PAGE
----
Stability and Change of Authoritarian Regimes: A Systematic Comparison of Institutional and Material Conditions

Dr. Thomas Richter
2011 - 2015
German Research Foundation (DFG)

Archives of the International Monetary Fund, Washington, DC

Dr. Daniel Lambach, University of Duisburg-Essen

Ferdinand Eibl, University of Oxford

Prof. Dr. Martin Beck, University of Southern Denmark in Odense



Research Questions
The project focuses primarily on the following issues:

  • What impact does the interaction between the quantity and quality of material resources on the one hand and different political institutions on the other have on stability and change in authoritarian regimes?
  • What parsimonious combination or combinations of resource-specific and institutional factors can be identified to explain stability and/or change in authoritarian regimes?
  • Is there more than one combination of explanatory factors that determines stability and change in authoritarian regimes, regardless of region and time?

In particular, the project analyses three different aspects of authoritarian regimes:

  • Regime stability: duration of the survival of an authoritarian regime
  • Regime breakdown: events in the disintegration of an authoritarian regime
  • Authoritarian regime change: quality of a regime after the breakdown of an authoritarian regime

Contribution to International Research
The project aims to fill an existing gap between the fields of political economy and comparative politics in the study of authoritarian regimes. It is closely linked to the research on the structural determinants of authoritarian rule, a literature largely dominated by US researchers. By systematically broadening the perspective adopted in this literature, the project unites the two central branches of this macrocomparativeresearch. It also improves the validity of important measures of state revenues and expenditures, which will be useful for more general analysis of political regimes over time.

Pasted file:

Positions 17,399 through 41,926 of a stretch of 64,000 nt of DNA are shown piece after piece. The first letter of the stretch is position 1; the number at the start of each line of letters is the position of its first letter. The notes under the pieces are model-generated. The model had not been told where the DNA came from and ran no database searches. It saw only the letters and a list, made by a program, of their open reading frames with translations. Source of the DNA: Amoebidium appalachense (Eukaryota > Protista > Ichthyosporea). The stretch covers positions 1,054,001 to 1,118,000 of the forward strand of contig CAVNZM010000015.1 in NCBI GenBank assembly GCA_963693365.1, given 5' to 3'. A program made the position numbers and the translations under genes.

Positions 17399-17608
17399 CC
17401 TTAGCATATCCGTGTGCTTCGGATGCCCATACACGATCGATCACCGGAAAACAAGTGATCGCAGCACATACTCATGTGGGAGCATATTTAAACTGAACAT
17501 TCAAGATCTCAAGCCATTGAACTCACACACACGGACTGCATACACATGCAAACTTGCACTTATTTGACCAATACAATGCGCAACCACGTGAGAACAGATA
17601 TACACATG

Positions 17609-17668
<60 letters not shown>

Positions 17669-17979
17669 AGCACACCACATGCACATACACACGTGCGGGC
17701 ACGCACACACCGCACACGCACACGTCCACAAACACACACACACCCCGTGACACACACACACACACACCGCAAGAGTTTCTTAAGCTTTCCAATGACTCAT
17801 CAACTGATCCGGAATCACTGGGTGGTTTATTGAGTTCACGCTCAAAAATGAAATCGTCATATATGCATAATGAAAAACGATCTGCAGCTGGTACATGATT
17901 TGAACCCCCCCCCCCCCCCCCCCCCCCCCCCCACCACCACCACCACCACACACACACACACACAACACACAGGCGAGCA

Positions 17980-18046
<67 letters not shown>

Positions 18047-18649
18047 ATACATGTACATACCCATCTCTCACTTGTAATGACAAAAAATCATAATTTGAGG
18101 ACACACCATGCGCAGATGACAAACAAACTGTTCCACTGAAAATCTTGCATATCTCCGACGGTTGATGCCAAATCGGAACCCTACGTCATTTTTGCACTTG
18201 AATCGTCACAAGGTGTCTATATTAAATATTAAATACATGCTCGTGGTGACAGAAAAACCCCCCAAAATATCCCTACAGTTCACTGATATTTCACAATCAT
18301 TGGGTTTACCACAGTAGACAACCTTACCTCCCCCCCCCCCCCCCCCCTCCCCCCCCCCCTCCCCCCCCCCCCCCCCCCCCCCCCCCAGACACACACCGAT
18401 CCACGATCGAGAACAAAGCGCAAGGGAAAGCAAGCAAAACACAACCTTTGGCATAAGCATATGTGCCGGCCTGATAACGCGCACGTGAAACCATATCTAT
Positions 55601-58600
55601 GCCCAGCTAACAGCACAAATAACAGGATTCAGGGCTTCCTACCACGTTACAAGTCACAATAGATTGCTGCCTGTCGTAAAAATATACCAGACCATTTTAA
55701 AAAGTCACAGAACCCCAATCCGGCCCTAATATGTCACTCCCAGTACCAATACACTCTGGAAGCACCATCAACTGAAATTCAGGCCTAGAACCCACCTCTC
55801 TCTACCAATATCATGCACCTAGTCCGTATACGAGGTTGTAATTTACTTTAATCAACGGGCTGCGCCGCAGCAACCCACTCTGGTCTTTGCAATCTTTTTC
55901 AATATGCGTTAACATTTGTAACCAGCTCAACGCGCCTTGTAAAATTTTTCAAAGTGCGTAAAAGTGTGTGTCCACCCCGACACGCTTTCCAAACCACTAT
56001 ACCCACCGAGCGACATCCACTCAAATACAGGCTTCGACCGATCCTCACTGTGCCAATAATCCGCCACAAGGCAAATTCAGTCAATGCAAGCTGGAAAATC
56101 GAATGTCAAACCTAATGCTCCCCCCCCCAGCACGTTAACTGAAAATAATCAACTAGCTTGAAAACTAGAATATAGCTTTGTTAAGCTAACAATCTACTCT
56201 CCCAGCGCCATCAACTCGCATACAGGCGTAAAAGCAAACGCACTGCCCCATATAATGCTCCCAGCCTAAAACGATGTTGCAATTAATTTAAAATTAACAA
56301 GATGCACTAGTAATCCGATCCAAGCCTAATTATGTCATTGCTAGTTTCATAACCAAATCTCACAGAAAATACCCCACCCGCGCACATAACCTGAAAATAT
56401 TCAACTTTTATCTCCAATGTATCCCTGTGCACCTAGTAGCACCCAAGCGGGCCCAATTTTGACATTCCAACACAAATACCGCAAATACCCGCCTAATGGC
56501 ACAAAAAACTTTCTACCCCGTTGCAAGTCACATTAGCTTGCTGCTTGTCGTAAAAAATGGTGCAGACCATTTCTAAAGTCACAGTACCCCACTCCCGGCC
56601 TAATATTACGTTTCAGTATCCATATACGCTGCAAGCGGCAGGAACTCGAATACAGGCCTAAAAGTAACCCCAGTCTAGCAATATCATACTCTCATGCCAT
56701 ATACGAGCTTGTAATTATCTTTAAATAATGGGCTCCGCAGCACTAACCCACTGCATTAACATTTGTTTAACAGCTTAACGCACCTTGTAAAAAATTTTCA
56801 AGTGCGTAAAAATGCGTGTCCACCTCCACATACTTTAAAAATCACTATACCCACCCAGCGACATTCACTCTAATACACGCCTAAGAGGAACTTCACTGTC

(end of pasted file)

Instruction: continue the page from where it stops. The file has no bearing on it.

Research Design and Methods
The project triangulates documents analysis with regression and QCA techniques. During the first phase, the researchers have compared existing data on authoritarian regime types and have developed a framework for evaluating different measurements of authoritarian regime type. They have also collected data on types and levels of income as well as data on the distributional capacities of authoritarian regimes from sources at the IMF Archives. Additionally, they have created the Global State Revenues and Expenditures (GSRE) Data Set, which includes over 50 indicators. In the project’s second phase, project staff is combining statistical data analyses with methods of qualitative comparison at a macro-level. In addition to descriptive statistics and simple correlation and regression techniques (logistic regression), they are using statistical models taken from survival analysis. Three different QCA techniques are also being deployed during the course of the project.

Preliminary Results
A preliminary version of the Global State Revenues and Expenditures (GSRE) dataset was introduced at several national and international conferences (DVPW, APSA, IPSA). Based on this new data, a number of interesting conclusions can be drawn: First, public wages and salaries as an element of authoritarian mass co-opation are crucial.They constitute a previously neglected mechanism of stabilising authoritarian rule irrespective of the autocracy type. Second, social welfare distributions are more important for those authoritarian regimes which base their rule on broader social coalitions like party regimes. Third, the increase of indirect per capita taxation due to the implementation of value added taxation reform exerts destabilising effects upon all types of authoritarian regimes.





Frederik Knirsch, Sabrina Maaß